Matrix: Evolution of Social Media Integration and Corporate Websites
|1) Do nothing, no social integration
||Corporate websites that have no integration with social tools at all.
||Cheap. Ignorance is bliss, at least in the short term
||Your corporate website is irrelevant.
|2) Link directly away without a strategy
||Corporate homepages that have chickelts that say “Follow us on Twitter/Facebook/YouTube” sending traffic away, see sharethis, add this and tweetmeme
||Encourages growth of social channels
||Sending traffic away, without having a strategy
|3) Link away, but encourage them to share with a pre-populated message
||A chicklet that encourages new Twitter followers to Tweet at their friends “I’m now following X brand”
||Triggers a social alert as a form of endorsement
||Better than the above, it may not have a followup or call to action
|4) Brand experience is integrated in social channels
||Extending the brand to social channels, so the corporate experience is somewhat mirrored on social channels
||Regardless of wherever users go, they are still experiencing the brand
||Social channels sometimes serve better as a conversational area –not for traditional branding campaigns
|5) Aggregating the discussion on your site
||Aggregating select conversations from Tweets like the skittles homepage did, top discussions in communities or blogs, see Disqus and Echo.
||Centralizes the discussion on your site, making it a resource to first look at. Low cost content
||Lack of control over which content can be created, still links off site
|6) Social login systems that allow users to stay on site
||Using FB connect, or Twitter connect allow users to use their existing logins to access site, see how JanRain and Gigya (client) helps
||May increase sign ups, widening marketing funnel, chances are content is more accurate than a sign up form
||May not have access to email addresses, as users passthrough using social logins.
|7) Social login systems that allow users to stay on site, but triggers viral loop
||In addition to the above, there’s an actual social or interactive experience on the corporate site that triggers them to share with their friends
||Users stay on site, interact with brand or peers, yet recruit other members in social networks
||Requires planning, a campaign, and extensive resources.
|8. Complete integration between corporate site and social sites
||Other than URLs there’s no difference between a corporate site and a social site, the experiences are seamless
||Customers, prospects, and employees mix together, churning on new members and viral activity
||It doesn’t exist, yet.
Be Deliberate: Use This Roadmap For Your Web Strategy
Use this guide to map your current situation and where you plan to go, copy and paste the framework into your corporate planning deck, and identify where your assets are now. Get actionable by taking these three steps:
- Take inventory of current corporate website assets. Social strategists must determine what level of sophistication they are at now, and document in their project plans. Take inventory of all corporate web assets and tag with this framework.
- Identify what the desired state is, and then build a plan against it. Note that the further you go down in sophistication, the more resources and stakeholder buyin are needed. Start small and slow, and be sure to have a strategy.
- Don’t arbitrarily jump into the to social marketing space without measurable KPIs. Be deliberate in your actions. Indicate on paper what the measurable goals are and how they’ll tie back to business metrics: Increase brand awareness, increase leads, increase site conversion.
Once you’re ready to get actionable, and are ready to integrate the technologies, see this important matrix of Roadmap: Make Your Corporate Websites Relevant by Integrating Facebook, Google, MySpace, LinkedIn, or Twitter.
Companies Must Approach Social Programs In A Coordinated Effort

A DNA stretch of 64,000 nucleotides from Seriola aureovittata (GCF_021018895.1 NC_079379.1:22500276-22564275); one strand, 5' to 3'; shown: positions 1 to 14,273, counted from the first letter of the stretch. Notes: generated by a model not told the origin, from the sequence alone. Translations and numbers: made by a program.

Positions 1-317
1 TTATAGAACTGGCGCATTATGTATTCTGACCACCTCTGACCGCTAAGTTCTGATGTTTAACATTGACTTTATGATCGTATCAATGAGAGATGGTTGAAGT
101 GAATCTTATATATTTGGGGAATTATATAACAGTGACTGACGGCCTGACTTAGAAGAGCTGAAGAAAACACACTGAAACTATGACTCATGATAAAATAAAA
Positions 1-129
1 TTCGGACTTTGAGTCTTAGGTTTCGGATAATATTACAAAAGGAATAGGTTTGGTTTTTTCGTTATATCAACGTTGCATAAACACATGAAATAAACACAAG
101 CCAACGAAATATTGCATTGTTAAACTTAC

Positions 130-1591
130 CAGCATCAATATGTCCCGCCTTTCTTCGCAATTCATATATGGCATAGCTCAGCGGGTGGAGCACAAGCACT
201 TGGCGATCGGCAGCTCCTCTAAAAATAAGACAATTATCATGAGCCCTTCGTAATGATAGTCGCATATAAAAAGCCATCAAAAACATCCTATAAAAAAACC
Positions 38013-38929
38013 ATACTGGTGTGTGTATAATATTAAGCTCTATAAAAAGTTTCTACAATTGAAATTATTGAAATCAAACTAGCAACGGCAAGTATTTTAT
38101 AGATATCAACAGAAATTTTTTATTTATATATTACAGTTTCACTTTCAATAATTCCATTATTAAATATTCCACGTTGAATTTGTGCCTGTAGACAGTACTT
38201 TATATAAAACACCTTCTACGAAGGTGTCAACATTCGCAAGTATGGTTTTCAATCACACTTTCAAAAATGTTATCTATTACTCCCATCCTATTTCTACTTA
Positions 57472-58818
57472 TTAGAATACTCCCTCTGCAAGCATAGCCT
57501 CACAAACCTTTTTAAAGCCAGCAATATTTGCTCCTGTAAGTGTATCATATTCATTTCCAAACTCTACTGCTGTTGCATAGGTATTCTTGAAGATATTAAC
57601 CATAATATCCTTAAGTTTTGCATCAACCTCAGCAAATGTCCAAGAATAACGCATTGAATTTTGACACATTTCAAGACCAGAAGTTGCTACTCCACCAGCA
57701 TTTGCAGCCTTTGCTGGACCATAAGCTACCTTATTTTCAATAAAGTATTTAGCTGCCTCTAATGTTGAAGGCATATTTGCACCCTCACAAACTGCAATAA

Many companies are enthralled by the opportunity to use social technologies to connect with customers, yet many lack a plan or coordinated effort. Additionally, things are going to get more difficult as they don’t realize that as consumers and employees rapidly adopt these tools the level of complexity increases across the organization. While it’s easy to get caught up on the specific new technologies that are constantly emerging, companies should focused on business trends and themes in 2010. In particular, companies must develop a business strategy based on customer understanding, put the baseline resources in place to get your company ready, deliver a holistic experience to customers –and build advocacy programs and anticipate customer need.
Open Research: You can download the slides from slideshare, and use with attribution for non-commercial reasons.
To Be Successful, Companies Should Focus On Four Key Trends
While there are many themes in 2010 for companies, II focused in on the four key themes companies must focus on:
1) Don’t fondle the hammer. Understand customers, focus on objectives, not develop strategies based on ever-changing tools. Companies really need to understand their customers first, see our recorded webinar to learn more.
2) Live the 80% rule. This is a movement: get your company ready. 80% of success is getting the right organizational model, roles, processes, stakeholders, and teams assembled –only 20% should be focused on technology.
3) Customers don’t care what department you’re in. Customers just want their problem fixed, they don’t care what department you’re in. Yet, now, nearly every department can have a direct relationship with your customers using social tools. As a result, provide customers with a holistic experience Start to investigate how brand monitoring, community tools and CRM systems are merging.
4) Real time is *not* fast enough. Companies cannot scale when it comes to social media, for most companies, you cannot hire enough people to monitor and respond to the conversation, As a result, lean on advocates, by building unpaid armies, and anticipate customer needs through advanced listening techniques.
This event was hosted last night at the Silicon Valley American Marketing Association nice redesign, and hosted by Adobe (disclosure: an Altimeter client). I was later joined by Jeannette Gibson, social media executive of global marketing at Cisco, Ed Terpening, VP of Social Media at Wells Fargo, Maria Povermo, leading Social Media in Marketing at Adobe, and Rob Fuggetta of Zuberance to have a lively panel on how they are using these technologies. The event was recorded, I’ll add a link as soon as it becomes available.
Text translations now in Japanese